Many Uribistas were surprised when the international media and, to a lesser extent, the Colombian public reacted skeptically to Colombia’s recent decision to “expose” the FARC’s presence in Venezuela. According to the president’s supporters, those who criticize the decision want to “appease” Chavez and “ignore” the FARC for the sake of restoring diplomatic and trade relations with Venezuela.
This is a deep misunderstanding of the views of most Uribe critics. Nobody wants to “appease” Chavez. The very notion of “appeasement” implies that Venezuela
is bent on doing harm to Colombia and that there is little that Uribe or Santos can do to change that. If that were true, then I would dismiss any policy that made Colombia vulnerable to Chavez’s potential aggressions. But I, along with a significant minority Colombians, doubt that the Chavez government is inherently
threatening to Colombia and thus, to reconcile with Chavez does not amount to appeasement.
Similarly, nobody is suggesting that Colombia “ignore” the FARC. After all, the main reason behind President Uribe’s unprecedented popularity has been the public’s strong support for his hard-line policies against the guerrillas. It would make little sense for public opinion to suddenly shift in favor of a more tolerant policy toward the rebels, simply for the sake of restoring trade with Venezuela.
Instead, what Uribe’s critics believe is that launching dangerous accusations against the Chavez government is not helpful in the fight against the FARC. Why? The answer is simple: Chavez is not deliberately aiding the FARC. In short, the disagreements between Uribe’s critics and his supporters mainly lie in different interpretations of the relationship between Chavez and the FARC. If I believed Chavez to be actively supporting the guerrillas, then I would support any action by Colombia to hold Venezuela accountable for it, even if it were awkwardly timed and came at the expense of trade and diplomatic relations.
In reality, however, the guerrillas are as much a security threat in Western Venezuela as in Eastern Colombia. Colombia’s strategy should therefore be to
establish a collaborative relationship with Venezuela so that both countries can work together to solve a common security problem. Recently, France and Spain reached such an agreement with Chavez to eliminate ETA cells in Venezuela, even as right-wing naysayers accused the Europeans of naïveté. Moreover, the Chavez government is already working with Bogotá to battle drug trafficking groups and has deported several important mafia kingpins to Colombia.
One could be forgiven for believing the Hollywoodesque notion that Chavez is somehow working with the FARC to do harm to Colombia. The Colombian government and especially the media have done a remarkable job at perpetuating the myth of a collaborative relationship between Chavez and the FARC. And yet, in the border towns of Venezuela where the guerrillas have a significant presence, few people are accusing their own government of financing or otherwise aiding the rebels.
Instead, most Venezuelans see the FARC and other Colombian armed groups as evidence of Chavez’s broader failure in the area of citizen security.
Of course, Chavez has not helped his own image by occasionally expressing sympathy for the FARC’s original, long-lost political aims. Then again, so has President Lula of Brazil, whom no reasonable people accuse of aiding the guerrillas. More importantly, Chavez has also called the FARC’s current war outdated and encouraged the group to disarm.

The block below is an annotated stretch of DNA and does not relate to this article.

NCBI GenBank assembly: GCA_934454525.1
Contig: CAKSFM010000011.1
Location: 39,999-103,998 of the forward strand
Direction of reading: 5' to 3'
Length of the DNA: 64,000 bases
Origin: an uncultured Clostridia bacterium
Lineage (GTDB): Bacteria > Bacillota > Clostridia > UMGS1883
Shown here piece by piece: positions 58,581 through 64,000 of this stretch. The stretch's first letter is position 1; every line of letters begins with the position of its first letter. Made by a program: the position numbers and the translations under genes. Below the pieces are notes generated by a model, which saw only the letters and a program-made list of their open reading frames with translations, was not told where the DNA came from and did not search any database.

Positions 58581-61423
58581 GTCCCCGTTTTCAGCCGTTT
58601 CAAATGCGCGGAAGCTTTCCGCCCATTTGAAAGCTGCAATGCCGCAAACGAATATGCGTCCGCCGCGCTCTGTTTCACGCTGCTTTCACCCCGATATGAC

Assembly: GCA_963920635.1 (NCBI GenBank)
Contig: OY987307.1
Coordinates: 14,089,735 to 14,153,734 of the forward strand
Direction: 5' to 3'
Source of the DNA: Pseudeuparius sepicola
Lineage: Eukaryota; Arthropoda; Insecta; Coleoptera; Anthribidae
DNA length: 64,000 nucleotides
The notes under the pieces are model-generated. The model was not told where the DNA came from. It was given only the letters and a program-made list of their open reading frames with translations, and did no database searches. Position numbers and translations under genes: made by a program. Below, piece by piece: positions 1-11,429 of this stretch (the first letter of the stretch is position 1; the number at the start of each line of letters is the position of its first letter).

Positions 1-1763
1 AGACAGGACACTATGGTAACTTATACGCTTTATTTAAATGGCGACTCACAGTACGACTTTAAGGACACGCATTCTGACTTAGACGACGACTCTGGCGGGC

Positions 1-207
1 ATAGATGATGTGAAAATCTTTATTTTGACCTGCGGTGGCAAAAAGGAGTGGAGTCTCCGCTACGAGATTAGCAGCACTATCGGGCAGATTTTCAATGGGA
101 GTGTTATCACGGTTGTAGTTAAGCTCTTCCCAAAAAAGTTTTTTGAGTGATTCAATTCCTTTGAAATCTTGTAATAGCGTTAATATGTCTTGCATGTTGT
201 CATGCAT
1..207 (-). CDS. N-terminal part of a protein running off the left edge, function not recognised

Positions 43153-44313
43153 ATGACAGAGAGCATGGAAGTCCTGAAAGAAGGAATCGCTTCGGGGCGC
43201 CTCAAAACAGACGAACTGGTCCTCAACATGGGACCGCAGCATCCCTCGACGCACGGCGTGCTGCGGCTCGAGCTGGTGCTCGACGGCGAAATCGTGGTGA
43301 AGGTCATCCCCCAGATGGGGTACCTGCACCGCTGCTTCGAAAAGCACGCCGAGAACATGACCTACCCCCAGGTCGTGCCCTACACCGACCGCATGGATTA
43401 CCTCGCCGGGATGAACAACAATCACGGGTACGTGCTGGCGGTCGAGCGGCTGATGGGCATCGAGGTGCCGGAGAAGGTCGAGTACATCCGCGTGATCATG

Then there is the supposed “evidence” of a collaborative relationship. However, as I have written on many occasions, the mere presence of the FARC in Venezuela simply proves that Chavez is doing a poor job of guaranteeing his country’s security and confirms the natural tendency of drug-running armed groups to migrate according to convenience. Right-wing paramilitary groups and apolitical drug gangs are also operating in Venezuela, so why is Bogotá not accusing Chavez of sheltering them, too?
No other piece of evidence presented over the past eight years is even slightly more convincing. Somewhat recently, the FARC were found to be in possession of Swedish weapons originally sold to Venezuela many years ago. But the original sale happened long before Chavez became president. Besides, the FARC have plenty of weapons that originally belonged to a wide variety of countries, including Colombia. Why are we supposed to assume that the rebels acquired the aged weapons directly from the Venezuelan government and not, as is usually the case, through theft or petty bribery?
Finally, when push comes to shove, not even the Colombian government itself is willing to accuse Chavez of supporting the FARC. Every now and then, a Colombian official will verbally imply as much. But in more serious contexts, including official communications with the OAS, the government steers well clear of even implying a collaborative or supportive relationship between Venezuela and the FARC.
Chavez may be an incompetent, autocratic and downright disastrous president, but there is little evidence that he is a significant supporter of the FARC or ELN. Those who believe that there is a collaborative relationship between Venezuela and Colombian guerrillas have done a shockingly poor job of looking at the evidence and the facts. If such a relationship existed, I would wholeheartedly support Colombia’s recent behavior. But that is simply not the case.
Unfortunately, when it comes to relations between Bogotá and Caracas, the facts take a backseat to political posturing. Every day that passes now is yet another episode of the tired, self-reinforcing and remarkably destructive Uribe vs. Chavez show. I never thought I would say this, but I cannot wait for Santos’s inauguration.